By the end of 2009 the H.E.S.S. experiment will enter its Phase II and at that time the data taking configuration will consist of the four current telescopes (here called T1, T2, T3 and T4) plus the new very large HESS-II tele- scope (here called T5, see [1] at this conference for a detailed description of its structure). Since a new obser- vational window is going to be opened in the range from 20 GeV to about 100 GeV with the largest ground-based Cerenkov telescope ever built, it is important to develop a powerful analysis in order to optimise the γ -ray detection in this energy range. We present here a first evaluation of the angular and energy resolution, as well as the effective detection area of this new configuration in the lowest- energy regime, focusing our attention on the pure mono T5 events. We have developed a shower reconstruction strategy for the events hitting the very large telescope alone. This consists of several consecutive steps: first of all we clean the images and evaluate the shower direc- tion and core position (when possible) (see Sec. 3), then, knowing the basic parameters of the images and of the showers we can optimise and apply a cut for hadron re- jection and a cut on the shape of the images (see Sec.

4), finally we estimate the event energy with the sample of selected events with a Neural Network (NN) approach

(see Sec. 5).


The intertelescope trigger system of the HESS-II config- uration will operate in a hybrid mode, allowing to trigger on three classes of events in parallel: at very low ener- gies on purely mono-telescope events of the very large telescope T5 ( Mono domain), at mid energies on com- bined events with an image from the T5 and one from the smaller ones (T1 or T2 or T3 or T4) often with rudi- mentary information in the latter ( semi-Stereo domain), and at even higher energies on current H.E.S.S. - Phase I type events with additional rich information in the cen- tral telescope ( full-Stereo domain).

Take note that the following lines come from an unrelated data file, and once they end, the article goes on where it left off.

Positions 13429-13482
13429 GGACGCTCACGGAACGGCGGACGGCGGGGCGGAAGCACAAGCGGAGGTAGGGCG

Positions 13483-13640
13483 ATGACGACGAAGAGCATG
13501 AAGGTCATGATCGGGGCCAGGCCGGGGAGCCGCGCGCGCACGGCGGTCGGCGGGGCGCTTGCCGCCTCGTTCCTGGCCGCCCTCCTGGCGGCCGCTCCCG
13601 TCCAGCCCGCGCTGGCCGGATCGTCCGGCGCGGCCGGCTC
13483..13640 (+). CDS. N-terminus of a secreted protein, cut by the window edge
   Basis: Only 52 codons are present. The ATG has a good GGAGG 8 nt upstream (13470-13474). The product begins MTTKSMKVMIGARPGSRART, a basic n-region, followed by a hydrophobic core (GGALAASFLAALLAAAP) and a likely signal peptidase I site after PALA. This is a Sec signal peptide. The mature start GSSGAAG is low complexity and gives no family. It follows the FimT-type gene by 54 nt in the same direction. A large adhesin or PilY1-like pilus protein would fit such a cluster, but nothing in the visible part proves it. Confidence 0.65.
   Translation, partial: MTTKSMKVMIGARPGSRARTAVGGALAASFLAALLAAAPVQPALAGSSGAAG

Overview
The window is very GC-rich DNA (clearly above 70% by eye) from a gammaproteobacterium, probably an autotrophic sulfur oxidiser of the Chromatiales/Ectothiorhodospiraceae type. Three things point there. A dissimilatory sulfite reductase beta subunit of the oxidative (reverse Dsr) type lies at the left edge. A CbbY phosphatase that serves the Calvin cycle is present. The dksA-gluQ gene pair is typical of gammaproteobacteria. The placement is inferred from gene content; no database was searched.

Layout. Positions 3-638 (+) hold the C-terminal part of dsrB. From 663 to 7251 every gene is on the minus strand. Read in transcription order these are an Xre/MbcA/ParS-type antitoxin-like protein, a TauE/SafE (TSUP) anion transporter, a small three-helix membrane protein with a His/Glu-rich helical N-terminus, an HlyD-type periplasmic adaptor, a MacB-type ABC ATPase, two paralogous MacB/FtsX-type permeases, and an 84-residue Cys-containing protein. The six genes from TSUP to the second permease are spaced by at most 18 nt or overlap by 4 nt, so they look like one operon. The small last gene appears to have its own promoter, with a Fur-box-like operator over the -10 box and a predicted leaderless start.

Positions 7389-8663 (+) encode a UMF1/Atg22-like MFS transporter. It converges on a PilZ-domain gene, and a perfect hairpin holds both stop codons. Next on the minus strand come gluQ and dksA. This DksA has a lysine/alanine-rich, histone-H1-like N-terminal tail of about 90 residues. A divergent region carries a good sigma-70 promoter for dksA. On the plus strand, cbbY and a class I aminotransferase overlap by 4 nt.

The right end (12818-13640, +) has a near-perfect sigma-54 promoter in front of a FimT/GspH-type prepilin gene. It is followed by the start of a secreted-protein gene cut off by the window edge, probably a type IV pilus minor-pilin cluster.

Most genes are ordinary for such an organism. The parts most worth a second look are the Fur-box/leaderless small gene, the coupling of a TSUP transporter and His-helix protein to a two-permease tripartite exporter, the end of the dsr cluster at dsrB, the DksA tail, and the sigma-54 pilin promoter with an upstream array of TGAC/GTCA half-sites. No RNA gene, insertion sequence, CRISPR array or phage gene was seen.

Monte Carlo Simulations and trigger conditions. For the evaluation of the low energy performance of the up- graded system we simulated gamma and proton showers between 20 and 150 GeV at a zenith angle of 18 assum- ing an optimal optical efficiency in the five telescopes.

The γ -ray source is simulated on the optical axis, so the source is projected at the centre of the cameras, and the simulations are carried out over a sufficiently large ra- dius (500 m) from the centre of the array. The local trig-

in2p3-00368757, version 1 - 5 May 2009

Author manuscript, published in "4th International Meeting on High Energy Gamma-Ray Astronomy, Heidelberg : Germany (2008)"

DOI : 10.1063/1.3076784


TABLE 1. Local trigger parameters applied in the analysis presented in this paper for the four H.E.S.S.

telescopes (T1, T2, T3, T4) and for the upcoming HESS- II telescope (T5). An event is then accepted if it trig- gered at least one telescope.

Parameter T1, T2, T3, T4 T5

pixel threshold (p.e.) 2.5 3.5

minimum number of pixels 4 5